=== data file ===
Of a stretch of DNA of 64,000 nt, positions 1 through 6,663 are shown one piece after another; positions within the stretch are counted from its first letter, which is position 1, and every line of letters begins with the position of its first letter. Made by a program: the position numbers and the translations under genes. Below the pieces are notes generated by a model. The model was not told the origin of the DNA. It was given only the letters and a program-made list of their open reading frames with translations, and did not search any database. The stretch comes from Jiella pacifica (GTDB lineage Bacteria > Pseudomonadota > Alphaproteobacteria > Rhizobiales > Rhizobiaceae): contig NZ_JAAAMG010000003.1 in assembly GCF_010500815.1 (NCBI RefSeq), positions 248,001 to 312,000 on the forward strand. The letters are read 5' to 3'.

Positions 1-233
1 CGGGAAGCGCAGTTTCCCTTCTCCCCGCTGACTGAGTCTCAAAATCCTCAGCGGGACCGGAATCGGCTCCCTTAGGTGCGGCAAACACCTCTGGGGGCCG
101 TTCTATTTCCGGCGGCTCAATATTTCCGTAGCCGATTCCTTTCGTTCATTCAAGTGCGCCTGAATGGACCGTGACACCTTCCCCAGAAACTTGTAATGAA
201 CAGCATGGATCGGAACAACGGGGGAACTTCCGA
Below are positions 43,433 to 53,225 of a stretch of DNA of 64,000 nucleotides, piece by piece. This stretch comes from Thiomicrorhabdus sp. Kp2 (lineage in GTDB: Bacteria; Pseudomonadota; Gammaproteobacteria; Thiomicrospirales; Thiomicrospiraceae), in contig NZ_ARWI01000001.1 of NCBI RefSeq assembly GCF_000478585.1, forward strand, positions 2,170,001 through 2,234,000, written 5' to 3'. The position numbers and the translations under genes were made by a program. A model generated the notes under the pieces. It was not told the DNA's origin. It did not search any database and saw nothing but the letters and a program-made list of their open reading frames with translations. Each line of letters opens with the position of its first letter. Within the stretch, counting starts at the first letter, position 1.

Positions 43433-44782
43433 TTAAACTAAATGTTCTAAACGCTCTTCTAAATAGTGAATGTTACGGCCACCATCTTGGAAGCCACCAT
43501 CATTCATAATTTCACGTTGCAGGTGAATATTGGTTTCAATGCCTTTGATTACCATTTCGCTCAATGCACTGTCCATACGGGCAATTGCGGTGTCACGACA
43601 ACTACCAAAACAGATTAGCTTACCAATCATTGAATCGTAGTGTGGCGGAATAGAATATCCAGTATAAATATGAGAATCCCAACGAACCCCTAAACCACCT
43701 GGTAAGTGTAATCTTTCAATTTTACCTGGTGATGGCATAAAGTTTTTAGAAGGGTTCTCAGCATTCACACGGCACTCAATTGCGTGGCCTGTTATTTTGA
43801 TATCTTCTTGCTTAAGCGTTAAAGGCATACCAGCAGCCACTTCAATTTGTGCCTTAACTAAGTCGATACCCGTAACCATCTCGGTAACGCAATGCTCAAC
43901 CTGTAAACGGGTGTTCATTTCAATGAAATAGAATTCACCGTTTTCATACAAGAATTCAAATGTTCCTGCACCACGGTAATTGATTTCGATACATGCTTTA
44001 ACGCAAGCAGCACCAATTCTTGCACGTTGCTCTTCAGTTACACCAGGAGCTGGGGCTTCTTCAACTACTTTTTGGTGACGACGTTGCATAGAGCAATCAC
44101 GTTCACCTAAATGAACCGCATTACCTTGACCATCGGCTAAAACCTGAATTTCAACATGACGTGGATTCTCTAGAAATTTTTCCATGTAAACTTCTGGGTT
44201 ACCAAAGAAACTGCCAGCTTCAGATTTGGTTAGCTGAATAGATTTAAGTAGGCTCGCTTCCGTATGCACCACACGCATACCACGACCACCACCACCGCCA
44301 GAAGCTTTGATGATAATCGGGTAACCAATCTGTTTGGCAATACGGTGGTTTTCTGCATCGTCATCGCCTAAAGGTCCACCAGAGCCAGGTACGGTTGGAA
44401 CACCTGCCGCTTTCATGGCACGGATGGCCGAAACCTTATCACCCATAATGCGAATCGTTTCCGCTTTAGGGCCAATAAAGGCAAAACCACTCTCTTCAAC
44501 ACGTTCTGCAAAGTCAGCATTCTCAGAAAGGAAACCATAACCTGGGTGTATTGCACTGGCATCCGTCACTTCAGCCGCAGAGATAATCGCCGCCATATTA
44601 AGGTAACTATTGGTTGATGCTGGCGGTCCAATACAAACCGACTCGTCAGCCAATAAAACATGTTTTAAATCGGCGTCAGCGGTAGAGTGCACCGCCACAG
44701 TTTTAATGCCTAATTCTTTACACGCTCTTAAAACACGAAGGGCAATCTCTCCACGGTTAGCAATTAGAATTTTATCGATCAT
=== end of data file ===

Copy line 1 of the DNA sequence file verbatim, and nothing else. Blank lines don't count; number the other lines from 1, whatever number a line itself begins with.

Of a stretch of DNA of 64,000 nt, positions 1 through 6,663 are shown one piece after another; positions within the stretch are counted from its first letter, which is position 1, and every line of letters begins with the position of its first letter. Made by a program: the position numbers and the translations under genes. Below the pieces are notes generated by a model. The model was not told the origin of the DNA. It was given only the letters and a program-made list of their open reading frames with translations, and did not search any database. The stretch comes from Jiella pacifica (GTDB lineage Bacteria > Pseudomonadota > Alphaproteobacteria > Rhizobiales > Rhizobiaceae): contig NZ_JAAAMG010000003.1 in assembly GCF_010500815.1 (NCBI RefSeq), positions 248,001 to 312,000 on the forward strand. The letters are read 5' to 3'.